Needless to say, CRM is also key to the proper performance of any company’s sales department. Especially in SMEs, accustomed to working with excel, as it helps to professionalize the sales cycle and make an accurate and personal monitoring of each lead to end up offering better results in sales.

Ultimately, CRM is customer-centric software that aims to improve your relationship with the company (both before and after the sale) and increase sales. And in this case and unlike ERP, CRM is useful in all types of companies because what company can afford to do without sales?

Can companies work with ERP and CRM at the same time?

It will depend on the nature of each company and on the suitability of implementing two tools with such a deep impact on it. In fact, traditional ERP implementations used to incorporate a CRM module. However, the same ERP developers usually have an external and independent CRM as it is recommended to have a software dedicated especially to the commercial task.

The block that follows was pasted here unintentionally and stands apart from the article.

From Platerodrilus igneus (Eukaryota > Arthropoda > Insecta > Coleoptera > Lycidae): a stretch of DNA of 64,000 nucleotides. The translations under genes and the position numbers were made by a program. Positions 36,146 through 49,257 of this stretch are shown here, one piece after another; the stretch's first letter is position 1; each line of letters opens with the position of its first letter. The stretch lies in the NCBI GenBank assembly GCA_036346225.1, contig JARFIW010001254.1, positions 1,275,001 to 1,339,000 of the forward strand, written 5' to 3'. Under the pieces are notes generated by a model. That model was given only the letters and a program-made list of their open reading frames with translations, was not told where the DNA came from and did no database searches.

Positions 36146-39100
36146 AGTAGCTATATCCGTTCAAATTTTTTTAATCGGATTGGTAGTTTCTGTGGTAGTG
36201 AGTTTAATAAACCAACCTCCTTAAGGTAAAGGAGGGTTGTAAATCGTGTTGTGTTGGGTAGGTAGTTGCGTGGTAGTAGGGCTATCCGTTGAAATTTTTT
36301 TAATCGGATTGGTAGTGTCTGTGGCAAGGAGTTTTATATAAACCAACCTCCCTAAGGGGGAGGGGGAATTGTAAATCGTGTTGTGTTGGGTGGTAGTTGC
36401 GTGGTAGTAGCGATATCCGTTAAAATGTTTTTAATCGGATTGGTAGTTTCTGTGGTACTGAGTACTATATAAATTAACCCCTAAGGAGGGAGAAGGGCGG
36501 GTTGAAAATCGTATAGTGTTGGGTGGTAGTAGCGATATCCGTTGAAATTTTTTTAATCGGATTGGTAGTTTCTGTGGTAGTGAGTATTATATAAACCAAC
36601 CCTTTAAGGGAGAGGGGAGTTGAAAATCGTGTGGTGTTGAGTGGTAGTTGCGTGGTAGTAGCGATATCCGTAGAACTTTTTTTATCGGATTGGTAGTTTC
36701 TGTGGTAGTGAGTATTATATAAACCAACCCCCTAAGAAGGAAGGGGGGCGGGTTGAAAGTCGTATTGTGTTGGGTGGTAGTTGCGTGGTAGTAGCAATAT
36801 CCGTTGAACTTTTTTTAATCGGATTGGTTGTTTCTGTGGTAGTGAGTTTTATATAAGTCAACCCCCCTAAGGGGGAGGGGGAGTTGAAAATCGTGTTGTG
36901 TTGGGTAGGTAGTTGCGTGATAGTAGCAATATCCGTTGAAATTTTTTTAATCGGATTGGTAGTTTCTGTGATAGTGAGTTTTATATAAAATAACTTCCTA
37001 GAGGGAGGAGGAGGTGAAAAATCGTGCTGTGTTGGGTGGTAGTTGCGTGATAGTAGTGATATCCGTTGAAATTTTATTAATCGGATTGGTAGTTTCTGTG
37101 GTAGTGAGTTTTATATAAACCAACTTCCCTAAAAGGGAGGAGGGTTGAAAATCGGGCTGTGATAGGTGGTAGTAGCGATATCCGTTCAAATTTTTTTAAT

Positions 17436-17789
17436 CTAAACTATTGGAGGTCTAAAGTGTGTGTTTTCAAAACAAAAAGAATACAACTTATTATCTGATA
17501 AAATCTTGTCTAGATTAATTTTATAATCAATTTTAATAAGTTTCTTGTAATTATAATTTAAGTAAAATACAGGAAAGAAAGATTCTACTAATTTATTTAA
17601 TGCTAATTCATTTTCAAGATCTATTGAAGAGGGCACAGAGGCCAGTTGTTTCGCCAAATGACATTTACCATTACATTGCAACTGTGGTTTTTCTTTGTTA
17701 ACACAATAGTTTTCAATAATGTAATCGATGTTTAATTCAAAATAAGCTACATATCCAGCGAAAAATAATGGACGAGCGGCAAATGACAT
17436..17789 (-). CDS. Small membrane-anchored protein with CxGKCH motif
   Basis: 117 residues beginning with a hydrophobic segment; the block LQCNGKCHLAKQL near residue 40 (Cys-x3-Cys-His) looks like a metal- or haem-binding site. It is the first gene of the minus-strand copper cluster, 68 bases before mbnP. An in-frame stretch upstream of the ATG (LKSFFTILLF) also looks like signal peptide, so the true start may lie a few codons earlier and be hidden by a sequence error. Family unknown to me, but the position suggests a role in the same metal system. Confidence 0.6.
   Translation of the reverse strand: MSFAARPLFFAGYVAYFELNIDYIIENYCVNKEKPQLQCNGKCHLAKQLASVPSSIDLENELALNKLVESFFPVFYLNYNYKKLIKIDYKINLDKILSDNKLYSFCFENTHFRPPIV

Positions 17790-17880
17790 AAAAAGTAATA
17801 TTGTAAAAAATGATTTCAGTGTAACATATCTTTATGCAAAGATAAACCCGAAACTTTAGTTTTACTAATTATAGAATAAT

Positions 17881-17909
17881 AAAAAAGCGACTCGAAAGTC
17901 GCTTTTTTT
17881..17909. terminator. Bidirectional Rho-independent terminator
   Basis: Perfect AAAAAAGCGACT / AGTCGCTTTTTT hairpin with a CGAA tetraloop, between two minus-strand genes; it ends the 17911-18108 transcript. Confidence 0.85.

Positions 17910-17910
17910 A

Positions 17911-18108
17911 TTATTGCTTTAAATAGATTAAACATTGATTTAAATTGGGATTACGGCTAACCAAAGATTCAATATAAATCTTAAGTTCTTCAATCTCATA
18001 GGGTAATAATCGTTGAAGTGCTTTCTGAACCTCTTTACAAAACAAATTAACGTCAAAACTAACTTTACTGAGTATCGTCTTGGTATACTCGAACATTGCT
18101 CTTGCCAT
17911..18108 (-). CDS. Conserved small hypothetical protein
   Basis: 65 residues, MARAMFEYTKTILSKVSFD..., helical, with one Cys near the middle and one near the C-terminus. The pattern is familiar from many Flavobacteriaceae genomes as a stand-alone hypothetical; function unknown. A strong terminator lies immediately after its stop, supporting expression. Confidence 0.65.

That said, ERP and CRM are fully compatible. They are different and have to be measured by different scales, but their work in the company is complementary. Both tools are designed to make better use of the resources of the company so the issue will be more of needs, and especially economic capabilities of the company or SME that wants to implement.

In conclusion, CRM is the software that optimizes the relationship with the customer and manages the business relationship between the company and the customer himself (also potential). And ERP is the complete business management solution that automates all the internal processes of the organization.